The complaints started getting loud almost immediately after United States regulators said they were considering allowing mobile-phone use on planes.
In petitions, on social media and in press releases, the grumbling began within hours after the Federal Communications Commission (FCC) said the question would be discussed at a Dec 12 meeting.
The Association of Flight Attendants said it firmly opposed a rule change, citing "the importance of maintaining a calm cabin environment".
"Any situation that is loud, divisive and possibly disruptive is not only unwelcome, but also unsafe," said the union's statement.
More than 1,000 people added their names within a day to an online petition to the White House asking to block any rule change.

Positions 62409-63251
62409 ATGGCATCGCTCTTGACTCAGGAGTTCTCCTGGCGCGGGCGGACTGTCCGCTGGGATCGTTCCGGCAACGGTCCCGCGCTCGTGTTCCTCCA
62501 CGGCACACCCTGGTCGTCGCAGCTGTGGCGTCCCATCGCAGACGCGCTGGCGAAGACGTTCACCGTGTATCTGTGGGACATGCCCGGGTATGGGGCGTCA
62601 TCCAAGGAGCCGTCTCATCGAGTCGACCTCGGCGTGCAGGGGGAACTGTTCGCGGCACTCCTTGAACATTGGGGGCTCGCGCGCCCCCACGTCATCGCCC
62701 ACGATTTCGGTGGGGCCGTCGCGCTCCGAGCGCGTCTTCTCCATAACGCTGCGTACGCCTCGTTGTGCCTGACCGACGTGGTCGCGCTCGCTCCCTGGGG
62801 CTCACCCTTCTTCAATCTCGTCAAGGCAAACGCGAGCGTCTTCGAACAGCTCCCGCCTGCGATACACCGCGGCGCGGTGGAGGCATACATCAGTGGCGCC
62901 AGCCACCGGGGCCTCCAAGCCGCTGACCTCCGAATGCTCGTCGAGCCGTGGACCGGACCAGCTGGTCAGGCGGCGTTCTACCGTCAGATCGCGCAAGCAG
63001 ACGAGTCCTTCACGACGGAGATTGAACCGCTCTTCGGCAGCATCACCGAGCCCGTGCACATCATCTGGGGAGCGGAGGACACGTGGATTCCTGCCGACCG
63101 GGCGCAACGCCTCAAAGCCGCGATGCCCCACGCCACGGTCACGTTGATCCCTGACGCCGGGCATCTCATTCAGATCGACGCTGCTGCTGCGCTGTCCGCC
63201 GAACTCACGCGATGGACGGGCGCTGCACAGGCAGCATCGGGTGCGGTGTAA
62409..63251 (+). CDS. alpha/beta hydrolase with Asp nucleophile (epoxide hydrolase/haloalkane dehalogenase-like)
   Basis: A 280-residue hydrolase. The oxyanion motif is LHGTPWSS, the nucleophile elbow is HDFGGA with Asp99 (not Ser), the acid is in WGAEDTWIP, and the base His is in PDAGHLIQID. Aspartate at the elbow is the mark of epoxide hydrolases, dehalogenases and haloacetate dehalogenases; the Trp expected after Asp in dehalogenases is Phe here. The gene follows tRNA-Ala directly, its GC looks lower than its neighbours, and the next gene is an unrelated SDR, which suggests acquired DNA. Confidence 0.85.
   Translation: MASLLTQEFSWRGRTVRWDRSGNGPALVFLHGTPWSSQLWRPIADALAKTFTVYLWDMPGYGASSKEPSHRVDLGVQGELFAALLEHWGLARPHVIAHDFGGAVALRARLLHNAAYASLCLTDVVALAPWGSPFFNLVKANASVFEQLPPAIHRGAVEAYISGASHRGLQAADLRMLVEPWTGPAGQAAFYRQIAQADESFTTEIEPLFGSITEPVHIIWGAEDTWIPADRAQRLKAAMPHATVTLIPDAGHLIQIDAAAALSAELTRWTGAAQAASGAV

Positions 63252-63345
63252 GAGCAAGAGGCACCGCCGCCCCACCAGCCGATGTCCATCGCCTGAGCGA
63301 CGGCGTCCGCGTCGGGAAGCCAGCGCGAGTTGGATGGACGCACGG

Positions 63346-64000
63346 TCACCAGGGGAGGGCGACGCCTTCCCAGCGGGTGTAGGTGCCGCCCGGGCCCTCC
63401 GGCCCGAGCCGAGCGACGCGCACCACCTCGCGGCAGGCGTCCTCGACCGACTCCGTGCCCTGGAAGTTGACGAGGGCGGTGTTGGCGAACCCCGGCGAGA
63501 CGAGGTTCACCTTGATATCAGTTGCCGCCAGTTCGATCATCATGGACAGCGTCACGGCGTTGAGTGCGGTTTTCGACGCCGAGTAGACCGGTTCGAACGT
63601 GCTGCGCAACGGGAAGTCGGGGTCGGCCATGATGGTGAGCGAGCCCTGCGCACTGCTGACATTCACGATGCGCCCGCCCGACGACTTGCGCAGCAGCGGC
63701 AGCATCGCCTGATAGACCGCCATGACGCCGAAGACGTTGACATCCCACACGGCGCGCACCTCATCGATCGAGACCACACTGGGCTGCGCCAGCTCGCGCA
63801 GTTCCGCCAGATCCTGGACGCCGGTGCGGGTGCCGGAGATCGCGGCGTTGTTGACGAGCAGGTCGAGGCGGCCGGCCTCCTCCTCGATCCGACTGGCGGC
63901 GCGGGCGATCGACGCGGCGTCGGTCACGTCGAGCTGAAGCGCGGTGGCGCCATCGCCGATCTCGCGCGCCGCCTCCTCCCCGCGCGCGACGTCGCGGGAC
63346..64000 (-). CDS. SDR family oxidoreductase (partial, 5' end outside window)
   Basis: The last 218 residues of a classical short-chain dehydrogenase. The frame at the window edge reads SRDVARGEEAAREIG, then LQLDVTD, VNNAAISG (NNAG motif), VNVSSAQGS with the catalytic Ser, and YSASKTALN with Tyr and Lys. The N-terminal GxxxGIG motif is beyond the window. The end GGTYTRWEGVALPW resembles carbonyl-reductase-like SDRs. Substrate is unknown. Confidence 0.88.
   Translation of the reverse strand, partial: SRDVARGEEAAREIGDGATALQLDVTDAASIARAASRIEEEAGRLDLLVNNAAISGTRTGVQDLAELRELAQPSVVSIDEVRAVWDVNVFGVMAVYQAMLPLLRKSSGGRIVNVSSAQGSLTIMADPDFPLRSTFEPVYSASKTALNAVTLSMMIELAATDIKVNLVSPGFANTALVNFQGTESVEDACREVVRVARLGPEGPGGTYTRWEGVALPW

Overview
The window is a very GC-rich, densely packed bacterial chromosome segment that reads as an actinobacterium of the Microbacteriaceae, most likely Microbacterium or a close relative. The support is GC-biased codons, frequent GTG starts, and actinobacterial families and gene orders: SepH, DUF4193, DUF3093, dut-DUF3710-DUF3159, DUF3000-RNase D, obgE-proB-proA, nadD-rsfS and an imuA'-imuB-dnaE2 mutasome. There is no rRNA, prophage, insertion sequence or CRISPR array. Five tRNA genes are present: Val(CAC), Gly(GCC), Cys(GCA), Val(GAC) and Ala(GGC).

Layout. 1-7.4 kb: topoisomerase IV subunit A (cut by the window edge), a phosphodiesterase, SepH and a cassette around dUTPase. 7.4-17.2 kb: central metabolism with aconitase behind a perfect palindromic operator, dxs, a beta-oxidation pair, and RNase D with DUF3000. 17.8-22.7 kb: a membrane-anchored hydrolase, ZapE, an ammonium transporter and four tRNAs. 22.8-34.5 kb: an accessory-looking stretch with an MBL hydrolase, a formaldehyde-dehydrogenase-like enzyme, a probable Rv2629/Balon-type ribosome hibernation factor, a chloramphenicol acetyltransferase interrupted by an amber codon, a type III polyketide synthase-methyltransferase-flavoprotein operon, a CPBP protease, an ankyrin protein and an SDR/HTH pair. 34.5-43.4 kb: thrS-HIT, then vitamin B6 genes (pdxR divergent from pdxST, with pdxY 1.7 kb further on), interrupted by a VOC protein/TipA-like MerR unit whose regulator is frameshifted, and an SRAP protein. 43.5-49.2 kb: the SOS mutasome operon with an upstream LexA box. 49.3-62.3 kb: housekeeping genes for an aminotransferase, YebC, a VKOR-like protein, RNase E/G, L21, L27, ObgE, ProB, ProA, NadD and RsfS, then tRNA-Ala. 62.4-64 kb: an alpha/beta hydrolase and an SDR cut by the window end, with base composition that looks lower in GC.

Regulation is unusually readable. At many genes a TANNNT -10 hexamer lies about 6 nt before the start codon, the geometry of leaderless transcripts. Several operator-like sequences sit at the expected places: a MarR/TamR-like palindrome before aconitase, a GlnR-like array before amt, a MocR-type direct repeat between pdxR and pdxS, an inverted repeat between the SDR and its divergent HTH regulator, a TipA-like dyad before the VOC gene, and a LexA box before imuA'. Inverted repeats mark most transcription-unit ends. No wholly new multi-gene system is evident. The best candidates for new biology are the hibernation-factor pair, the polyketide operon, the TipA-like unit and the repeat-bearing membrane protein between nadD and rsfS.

The petition stated: "During flights, passengers are forced into a restricted space, often for long periods of time. This would make an already cranky, uncomfortable travel experience exponentially worse... Just because we CAN use our phones at 30,000 feet doesn't mean that we SHOULD be able to."
Reaction on Twitter ranged from the outraged to the comical. Twitter user Fred Somers of Buffalo, New York, tweeted: "The airplane is one of the last safe havens from obnoxious phone etiquette. They're everywhere else! No phones on planes!"
Meanwhile, user Ron Charles of Bethesda, Maryland, quipped in a tweet: "Hoping the FCC also lifts that old ban against throwing cellphone users from the plane."
An online survey by news site MarketWatch found that 83 per cent of people opposed calling on planes, while only 6 per cent favoured it.
FCC chairman Tom Wheeler clarified that his agency was only reviewing technical considerations, and would not be in a position to tell airlines they need to allow phone usage.